Ian Austen

OTTAWA: Research in Motion unexpectedly announced that a new line of phones that it still hopes will revive its BlackBerry brand will be delayed until next year.

It is a critical setback for RIM, which is struggling to compete with old phone technology in a highly competitive market. After losing dominance of the smart-phone market to Apple’s iPhone and phones using Google’s Android operating system, RIM has staked its future on the BlackBerry 10 line of phones. But the company had previously encountered delays in its release date, which along with other issues resulted in its co-chief executives giving up management of the company in January.

The latest setback, which was announced Thursday along with a $518 million loss in the company’s first quarter, increased doubts among analysts and investors about RIM’s future.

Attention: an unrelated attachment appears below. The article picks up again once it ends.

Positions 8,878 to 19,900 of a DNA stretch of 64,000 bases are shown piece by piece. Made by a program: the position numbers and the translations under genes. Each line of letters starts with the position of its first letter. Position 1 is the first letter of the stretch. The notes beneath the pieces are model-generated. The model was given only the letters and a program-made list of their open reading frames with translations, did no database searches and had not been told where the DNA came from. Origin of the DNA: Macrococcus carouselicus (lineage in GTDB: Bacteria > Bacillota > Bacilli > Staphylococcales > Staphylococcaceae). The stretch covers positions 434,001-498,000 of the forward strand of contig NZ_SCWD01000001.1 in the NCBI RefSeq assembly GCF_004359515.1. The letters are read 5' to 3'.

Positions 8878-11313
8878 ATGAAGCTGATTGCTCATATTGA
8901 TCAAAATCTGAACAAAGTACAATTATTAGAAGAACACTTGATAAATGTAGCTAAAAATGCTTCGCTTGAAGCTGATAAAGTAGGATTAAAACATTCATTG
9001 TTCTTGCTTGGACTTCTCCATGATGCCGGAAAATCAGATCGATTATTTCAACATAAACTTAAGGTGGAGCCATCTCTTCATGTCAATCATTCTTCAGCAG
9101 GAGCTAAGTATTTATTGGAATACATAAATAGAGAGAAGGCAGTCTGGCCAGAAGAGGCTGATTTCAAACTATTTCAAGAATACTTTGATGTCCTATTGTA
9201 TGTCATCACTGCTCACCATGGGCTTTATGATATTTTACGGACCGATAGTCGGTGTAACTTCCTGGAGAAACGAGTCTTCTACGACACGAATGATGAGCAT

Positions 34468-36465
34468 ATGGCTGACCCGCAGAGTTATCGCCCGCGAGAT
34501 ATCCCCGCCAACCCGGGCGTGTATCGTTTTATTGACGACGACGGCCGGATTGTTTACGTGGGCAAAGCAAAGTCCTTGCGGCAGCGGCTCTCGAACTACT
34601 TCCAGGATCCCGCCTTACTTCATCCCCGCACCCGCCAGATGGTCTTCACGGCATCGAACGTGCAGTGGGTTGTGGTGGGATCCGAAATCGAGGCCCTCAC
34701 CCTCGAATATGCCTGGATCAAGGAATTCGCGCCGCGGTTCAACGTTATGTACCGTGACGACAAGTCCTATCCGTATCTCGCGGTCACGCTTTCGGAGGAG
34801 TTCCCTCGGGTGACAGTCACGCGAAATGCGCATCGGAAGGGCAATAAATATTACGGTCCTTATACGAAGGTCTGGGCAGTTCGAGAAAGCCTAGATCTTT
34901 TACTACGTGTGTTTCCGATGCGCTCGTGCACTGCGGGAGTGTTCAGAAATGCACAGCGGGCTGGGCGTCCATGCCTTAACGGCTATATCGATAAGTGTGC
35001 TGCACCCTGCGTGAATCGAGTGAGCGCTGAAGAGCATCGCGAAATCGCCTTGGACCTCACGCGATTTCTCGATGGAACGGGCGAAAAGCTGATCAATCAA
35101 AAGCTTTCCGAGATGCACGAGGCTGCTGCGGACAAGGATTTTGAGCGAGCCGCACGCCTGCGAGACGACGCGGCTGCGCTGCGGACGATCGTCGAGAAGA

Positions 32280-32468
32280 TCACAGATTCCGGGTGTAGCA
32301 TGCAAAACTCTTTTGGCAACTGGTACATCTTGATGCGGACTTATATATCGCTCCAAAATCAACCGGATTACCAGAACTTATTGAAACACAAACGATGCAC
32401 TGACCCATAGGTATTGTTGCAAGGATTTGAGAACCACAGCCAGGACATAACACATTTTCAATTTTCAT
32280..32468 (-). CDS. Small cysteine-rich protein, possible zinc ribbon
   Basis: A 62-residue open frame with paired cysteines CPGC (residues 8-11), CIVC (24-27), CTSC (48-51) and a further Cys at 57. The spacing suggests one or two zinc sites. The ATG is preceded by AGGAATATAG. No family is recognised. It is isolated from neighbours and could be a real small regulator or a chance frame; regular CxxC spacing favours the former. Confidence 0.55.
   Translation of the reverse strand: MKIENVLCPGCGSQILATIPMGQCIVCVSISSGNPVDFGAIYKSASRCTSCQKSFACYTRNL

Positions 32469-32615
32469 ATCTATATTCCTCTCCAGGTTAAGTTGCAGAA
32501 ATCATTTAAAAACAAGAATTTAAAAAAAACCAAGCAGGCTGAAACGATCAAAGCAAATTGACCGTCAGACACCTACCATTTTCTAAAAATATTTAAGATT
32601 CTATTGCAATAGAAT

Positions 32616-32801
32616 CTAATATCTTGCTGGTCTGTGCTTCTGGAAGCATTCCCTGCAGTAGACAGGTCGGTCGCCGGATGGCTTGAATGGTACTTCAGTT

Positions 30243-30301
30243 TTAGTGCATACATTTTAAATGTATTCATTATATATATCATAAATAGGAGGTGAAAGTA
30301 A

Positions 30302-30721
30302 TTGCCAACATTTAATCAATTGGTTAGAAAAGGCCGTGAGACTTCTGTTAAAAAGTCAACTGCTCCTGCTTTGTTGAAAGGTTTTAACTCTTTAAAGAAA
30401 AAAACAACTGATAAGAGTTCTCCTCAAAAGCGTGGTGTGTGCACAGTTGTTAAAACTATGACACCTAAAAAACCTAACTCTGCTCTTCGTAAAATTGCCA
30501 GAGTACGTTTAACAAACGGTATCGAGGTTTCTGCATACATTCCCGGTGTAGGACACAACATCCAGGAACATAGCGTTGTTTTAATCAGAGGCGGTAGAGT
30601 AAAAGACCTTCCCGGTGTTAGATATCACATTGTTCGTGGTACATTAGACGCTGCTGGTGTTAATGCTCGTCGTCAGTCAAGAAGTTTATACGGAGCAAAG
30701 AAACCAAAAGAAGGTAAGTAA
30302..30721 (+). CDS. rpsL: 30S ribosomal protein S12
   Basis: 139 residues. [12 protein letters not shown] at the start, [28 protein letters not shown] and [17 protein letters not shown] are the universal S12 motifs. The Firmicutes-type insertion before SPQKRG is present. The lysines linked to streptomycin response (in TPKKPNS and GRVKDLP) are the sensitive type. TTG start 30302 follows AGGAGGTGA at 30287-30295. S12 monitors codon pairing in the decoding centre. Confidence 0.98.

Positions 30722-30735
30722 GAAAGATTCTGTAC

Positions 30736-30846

The company also announced that it would cut about 5,000 of its 16,500 employees, raising additional concerns that a drop in morale and defections by employees working on BlackBerry 10 could lead to further delays.

“I don’t know if they can turn it around,” said Ehud Gelblum, an analyst with Morgan Stanley. “I’d love to see it but there are some cases that are lost causes.”

Charles Golvin, an analyst with Forrester Research, said that the delay meant that the BlackBerry 10 phones would arrive after the anticipated release of a new iPhone, more phones based on the Windows 8 operating system from Microsoft as well as updated Android phones. That, he said, will make it extremely difficult for RIM to generate interest in its new line.

Thorsten Heins, who became RIM’s chief executive in January, said the delay was not related to any problems with the technology of the new phones. Instead, he said the company was overwhelmed by the sheer amount of software code it was now handling.

He did not explain why that management issue was not apparent earlier this year. RIM has a long history of missing deadlines and releasing products before they are fully finished.